London, Jan 13 (ANI): A crematorium in the West Midlands, Britain, has had to expand its furnace to accommodate the expanding waistlines of the county's recently deceased.
The new cremator in West Bromwich has been expanded ten inches wider than the standard size and it is hoped will eradicate the embarrassing eventuality of a coffin getting stuck.
Since West Midlands was recently voted the fattest place in the UK, the obesity epidemic weights particularly heavily on local undertakers.
Their current contraption at West Bromwich Crematorium measures 840mm (35 inches) across - the new one will measure 1,100mm (43 inches), and will be installed as part of a 3.2m revamp of the site.
It follows reports that some funeral directors were charging families up to 1.60 pounds-a-mile to transport coffins hundreds of miles to be dispatched in super size cremators because they did not fit in the local one.
Ashley Savell-Boss, who runs Trinity Funerals, said he had previously been forced to take very large coffins and bereaved families on a 120-mile round trip to Northampton but insisted he always sought to absorb the extra cost.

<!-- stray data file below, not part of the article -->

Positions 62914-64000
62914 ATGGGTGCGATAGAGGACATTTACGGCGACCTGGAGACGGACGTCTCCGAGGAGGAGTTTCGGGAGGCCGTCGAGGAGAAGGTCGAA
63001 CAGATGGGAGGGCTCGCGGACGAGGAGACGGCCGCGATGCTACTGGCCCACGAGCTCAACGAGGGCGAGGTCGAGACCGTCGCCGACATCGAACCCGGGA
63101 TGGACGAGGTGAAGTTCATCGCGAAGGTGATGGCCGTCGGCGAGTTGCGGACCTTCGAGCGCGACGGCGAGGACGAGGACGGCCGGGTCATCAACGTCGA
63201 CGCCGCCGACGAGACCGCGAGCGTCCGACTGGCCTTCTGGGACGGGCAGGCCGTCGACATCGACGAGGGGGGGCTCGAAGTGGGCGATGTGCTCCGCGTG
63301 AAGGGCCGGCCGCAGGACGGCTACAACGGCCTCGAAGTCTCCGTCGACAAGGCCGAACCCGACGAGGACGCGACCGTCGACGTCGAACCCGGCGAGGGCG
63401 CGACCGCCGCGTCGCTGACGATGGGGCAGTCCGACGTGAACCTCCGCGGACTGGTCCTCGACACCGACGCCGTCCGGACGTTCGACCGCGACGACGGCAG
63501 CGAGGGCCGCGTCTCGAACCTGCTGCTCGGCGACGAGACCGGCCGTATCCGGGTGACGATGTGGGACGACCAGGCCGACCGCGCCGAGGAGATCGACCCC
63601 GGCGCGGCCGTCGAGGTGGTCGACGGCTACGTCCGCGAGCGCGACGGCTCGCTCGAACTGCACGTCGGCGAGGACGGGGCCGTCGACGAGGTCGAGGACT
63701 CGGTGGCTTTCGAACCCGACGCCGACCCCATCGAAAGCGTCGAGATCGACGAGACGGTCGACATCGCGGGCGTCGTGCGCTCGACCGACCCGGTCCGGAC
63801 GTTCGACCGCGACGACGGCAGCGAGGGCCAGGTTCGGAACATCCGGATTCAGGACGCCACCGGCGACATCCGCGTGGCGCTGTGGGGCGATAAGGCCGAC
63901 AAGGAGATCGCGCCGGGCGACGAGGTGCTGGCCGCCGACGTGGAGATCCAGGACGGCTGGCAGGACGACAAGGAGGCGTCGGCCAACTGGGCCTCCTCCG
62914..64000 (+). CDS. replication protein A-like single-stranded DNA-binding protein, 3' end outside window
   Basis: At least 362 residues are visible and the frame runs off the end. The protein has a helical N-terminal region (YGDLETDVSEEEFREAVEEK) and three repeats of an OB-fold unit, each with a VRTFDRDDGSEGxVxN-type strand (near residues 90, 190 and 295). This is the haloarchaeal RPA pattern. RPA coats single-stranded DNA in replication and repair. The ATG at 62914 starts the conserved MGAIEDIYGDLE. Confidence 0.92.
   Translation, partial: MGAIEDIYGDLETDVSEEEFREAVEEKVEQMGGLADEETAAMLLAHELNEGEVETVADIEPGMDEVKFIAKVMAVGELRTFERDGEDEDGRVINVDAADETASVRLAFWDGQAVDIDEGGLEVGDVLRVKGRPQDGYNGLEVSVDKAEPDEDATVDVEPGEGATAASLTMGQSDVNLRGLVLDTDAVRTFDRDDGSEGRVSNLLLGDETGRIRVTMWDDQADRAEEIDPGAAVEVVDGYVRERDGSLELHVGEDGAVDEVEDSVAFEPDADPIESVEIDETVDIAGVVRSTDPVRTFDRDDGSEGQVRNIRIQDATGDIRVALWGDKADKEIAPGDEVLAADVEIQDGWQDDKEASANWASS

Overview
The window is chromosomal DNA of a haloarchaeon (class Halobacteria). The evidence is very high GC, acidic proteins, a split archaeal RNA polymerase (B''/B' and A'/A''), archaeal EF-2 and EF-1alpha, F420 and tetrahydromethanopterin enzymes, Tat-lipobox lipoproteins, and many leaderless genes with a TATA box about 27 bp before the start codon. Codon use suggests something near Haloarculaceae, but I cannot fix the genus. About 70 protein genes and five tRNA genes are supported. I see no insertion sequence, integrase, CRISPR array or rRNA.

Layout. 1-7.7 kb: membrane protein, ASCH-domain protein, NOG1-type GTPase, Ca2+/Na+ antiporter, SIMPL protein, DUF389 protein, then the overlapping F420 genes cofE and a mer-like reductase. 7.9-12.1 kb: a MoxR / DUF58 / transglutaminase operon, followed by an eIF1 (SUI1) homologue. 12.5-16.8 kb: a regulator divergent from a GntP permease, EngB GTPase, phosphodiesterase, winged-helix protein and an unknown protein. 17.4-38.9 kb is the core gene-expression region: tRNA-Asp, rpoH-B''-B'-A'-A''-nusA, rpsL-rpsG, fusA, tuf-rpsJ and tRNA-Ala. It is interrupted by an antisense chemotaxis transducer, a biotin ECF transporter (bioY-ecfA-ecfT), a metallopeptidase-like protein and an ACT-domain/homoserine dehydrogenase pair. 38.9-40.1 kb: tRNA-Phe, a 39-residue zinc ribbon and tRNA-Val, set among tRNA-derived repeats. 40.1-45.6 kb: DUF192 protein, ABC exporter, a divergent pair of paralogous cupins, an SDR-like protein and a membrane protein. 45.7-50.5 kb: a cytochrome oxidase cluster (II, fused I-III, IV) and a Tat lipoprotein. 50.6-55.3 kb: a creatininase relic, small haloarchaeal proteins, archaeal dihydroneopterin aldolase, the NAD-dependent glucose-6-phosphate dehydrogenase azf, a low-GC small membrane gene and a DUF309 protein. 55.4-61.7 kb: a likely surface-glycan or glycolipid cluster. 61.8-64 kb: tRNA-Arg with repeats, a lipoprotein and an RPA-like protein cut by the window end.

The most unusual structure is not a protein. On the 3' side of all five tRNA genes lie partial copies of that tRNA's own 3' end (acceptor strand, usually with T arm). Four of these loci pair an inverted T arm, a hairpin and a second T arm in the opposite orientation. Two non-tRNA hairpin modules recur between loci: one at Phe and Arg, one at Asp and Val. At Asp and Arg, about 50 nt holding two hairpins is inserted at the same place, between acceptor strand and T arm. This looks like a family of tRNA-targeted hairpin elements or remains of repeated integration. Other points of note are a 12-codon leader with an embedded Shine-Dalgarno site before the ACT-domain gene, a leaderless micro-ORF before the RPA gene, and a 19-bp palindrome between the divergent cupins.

"We try to always maintain the dignity of the recently deceased but there has been a noticeable change over the last decade or so," the Telegraph quoted him as saying.
"Most undertakers have looked after someone very, very large but you just have to ensure you have the staff numbers and vehicles to handle it," he said.
Other families have been told that despite the wishes of their recently departed, they will have to be buried rather than cremated because they will not fit in the cremator.
However, some local authorities and undertakers also charge extra for that service - to take account of the extra land used and digging necessary.
Brendan Day, head of bereavement services at the crematorium, said the new facility would prove a huge relief all round.
"It's such a sensitive time and a very distressing situation as it is, the last thing anyone wants to do is upset the family any more," he said.
"The cremators most people use at the moment are 20 years old but over the years we've seen an increasing number of coffins that are getting larger as bodies get larger.
"At the moment, we just don't know where that trend will end," he added. (ANI)